Any nation that cherishes old stories of its separateness will nurture a faith in ritual barriers. Ask the Chinese visitors about that. Here, first a combative Protestantism, then a succession of successful wars against the hegemonic rulers of Europe (from the Sun King and Napoleon to Hitler) gave the idea of insular singularity a peculiar emotional heft. The British Museum’s recent exhibition of Napoleonic caricatures, Bonaparte and the British, featured some superbly rude cartoons of a steak-faced John Bull snorting his defiance across the Channel. They could easily appear in a Europhobic tabloid this weekend.
Vulgar merriment aside, the discrepancy between the British (or rather English) fondness for splendid isolation and the real experience of a globally connected maritime, commercial and colonial nation creates a mental block. It makes clear-headed debate about migration policy unusually problematic. More than ever, we need it. This week’s figures from the Office for National Statistics show a record population for the UK of 64,596,800. More of last year’s rise, of 491,000, came from net migration (259,700) than from “natural growth”. According to the even-handed evidence-gathering of Oxford University’s Migration Observatory, total net migration between 1991 and 2014 amounted to 3,979,000 people.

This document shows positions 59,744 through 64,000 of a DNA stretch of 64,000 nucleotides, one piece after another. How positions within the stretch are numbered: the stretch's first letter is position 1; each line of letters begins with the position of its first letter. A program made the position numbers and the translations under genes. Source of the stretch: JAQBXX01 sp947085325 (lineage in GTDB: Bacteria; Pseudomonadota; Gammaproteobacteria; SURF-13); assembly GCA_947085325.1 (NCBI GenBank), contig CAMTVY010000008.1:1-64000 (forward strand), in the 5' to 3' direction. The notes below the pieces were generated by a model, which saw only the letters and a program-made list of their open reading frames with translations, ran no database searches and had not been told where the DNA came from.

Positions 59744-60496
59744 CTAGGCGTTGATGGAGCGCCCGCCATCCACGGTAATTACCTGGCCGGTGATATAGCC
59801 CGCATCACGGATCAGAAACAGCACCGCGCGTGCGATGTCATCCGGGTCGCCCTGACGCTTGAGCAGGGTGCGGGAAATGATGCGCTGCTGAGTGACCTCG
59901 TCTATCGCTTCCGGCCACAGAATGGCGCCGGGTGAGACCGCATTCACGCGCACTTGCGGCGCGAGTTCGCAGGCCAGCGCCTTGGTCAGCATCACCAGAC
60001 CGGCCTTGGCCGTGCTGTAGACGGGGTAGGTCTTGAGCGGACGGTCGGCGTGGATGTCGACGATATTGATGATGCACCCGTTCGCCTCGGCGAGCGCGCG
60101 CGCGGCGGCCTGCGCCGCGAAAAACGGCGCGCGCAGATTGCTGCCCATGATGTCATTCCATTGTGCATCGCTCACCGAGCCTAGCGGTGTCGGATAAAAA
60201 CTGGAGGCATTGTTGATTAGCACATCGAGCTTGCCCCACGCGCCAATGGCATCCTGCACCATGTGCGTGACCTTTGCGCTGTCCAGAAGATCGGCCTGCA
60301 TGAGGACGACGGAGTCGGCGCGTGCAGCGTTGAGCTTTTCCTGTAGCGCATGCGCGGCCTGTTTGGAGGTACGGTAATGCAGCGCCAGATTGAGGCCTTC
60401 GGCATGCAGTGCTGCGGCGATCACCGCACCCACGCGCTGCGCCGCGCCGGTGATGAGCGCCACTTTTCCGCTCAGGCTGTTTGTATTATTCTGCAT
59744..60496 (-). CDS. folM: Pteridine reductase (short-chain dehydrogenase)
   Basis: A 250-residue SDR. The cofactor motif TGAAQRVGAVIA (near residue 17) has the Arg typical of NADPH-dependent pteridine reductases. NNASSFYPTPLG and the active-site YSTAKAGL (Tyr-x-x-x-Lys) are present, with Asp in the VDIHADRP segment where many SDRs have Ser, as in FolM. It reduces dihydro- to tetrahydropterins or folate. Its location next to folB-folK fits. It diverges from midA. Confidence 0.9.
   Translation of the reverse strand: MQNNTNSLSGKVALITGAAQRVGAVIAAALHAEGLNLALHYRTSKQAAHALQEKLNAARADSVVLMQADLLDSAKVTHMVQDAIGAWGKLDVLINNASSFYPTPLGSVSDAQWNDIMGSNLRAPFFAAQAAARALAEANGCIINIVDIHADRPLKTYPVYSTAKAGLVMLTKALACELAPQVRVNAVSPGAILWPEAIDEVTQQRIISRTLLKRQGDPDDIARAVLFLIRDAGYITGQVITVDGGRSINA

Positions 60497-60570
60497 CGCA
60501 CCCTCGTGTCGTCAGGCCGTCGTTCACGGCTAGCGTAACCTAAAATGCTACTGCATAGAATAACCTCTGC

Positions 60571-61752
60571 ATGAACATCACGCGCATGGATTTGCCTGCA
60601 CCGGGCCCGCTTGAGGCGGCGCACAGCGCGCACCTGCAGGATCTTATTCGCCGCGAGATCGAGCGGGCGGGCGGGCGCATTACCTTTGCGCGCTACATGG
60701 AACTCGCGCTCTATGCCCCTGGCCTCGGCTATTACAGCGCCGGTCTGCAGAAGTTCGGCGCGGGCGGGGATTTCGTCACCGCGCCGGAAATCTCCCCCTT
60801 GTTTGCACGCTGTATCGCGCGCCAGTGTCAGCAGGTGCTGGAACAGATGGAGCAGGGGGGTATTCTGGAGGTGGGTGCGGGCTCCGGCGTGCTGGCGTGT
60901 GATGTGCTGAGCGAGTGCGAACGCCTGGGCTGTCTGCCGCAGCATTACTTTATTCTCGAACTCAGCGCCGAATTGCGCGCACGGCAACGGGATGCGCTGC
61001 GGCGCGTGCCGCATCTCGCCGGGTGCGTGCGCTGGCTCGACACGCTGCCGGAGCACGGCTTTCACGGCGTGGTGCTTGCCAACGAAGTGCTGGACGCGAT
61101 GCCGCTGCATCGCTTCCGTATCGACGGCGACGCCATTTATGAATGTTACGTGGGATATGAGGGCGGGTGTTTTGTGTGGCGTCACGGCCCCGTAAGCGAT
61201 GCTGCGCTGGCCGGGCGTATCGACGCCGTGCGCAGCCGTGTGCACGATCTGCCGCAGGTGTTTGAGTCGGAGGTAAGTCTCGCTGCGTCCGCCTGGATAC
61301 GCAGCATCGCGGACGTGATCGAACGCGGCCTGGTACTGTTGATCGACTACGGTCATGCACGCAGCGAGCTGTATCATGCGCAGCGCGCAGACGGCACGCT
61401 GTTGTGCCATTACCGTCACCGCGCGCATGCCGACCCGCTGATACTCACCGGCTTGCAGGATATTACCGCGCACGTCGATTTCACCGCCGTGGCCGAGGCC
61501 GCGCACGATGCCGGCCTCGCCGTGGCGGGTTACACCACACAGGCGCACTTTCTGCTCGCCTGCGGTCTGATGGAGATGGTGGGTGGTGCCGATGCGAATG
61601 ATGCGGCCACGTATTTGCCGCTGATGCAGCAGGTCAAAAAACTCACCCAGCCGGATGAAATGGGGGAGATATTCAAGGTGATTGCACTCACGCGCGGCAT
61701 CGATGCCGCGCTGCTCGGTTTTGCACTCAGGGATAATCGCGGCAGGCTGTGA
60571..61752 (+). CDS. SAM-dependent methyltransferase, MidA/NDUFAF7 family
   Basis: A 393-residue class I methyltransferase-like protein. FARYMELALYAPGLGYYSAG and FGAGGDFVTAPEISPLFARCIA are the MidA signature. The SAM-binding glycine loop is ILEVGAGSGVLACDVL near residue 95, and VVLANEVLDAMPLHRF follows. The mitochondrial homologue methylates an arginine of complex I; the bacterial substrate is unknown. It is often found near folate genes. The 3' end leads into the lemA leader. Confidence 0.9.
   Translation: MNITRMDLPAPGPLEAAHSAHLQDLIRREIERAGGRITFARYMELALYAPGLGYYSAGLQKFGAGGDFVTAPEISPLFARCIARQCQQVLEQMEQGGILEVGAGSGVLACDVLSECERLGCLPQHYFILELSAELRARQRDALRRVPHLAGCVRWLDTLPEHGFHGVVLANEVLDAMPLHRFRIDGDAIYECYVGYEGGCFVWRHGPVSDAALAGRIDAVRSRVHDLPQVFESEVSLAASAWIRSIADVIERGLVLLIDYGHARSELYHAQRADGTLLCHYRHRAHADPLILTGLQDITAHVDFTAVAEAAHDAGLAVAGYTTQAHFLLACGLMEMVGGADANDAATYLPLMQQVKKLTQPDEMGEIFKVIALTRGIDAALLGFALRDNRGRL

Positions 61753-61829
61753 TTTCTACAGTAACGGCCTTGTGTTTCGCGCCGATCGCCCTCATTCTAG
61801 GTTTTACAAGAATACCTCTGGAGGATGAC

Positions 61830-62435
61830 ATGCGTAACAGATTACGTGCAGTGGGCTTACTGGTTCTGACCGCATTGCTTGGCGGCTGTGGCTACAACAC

That headline figure needs a proviso. Even long-term incomers go home, and the Observatory reports “a steady decrease in the share coming for more than four years” (27 per cent in 2013). However, these variable spikes will level out into a higher permanent plateau.
Over the next generation, migration-driven economic dynamism may well save this country from some of the sclerosis and stagnation that menace the fast‑ageing rich world. That stark reality, and the urgent policy demands that will ensue, looms too large for sloganeering. But it helps explain the escapist allure of the drawbridge-raising, intruder-snaring fantasies that have swirled around the media this week. Meanwhile, the so far baseless scare about jihadi returnees hidden in juggernauts does nothing to focus minds on thwarting the kind of deadly assaults that took place yesterday in Tunisia and France.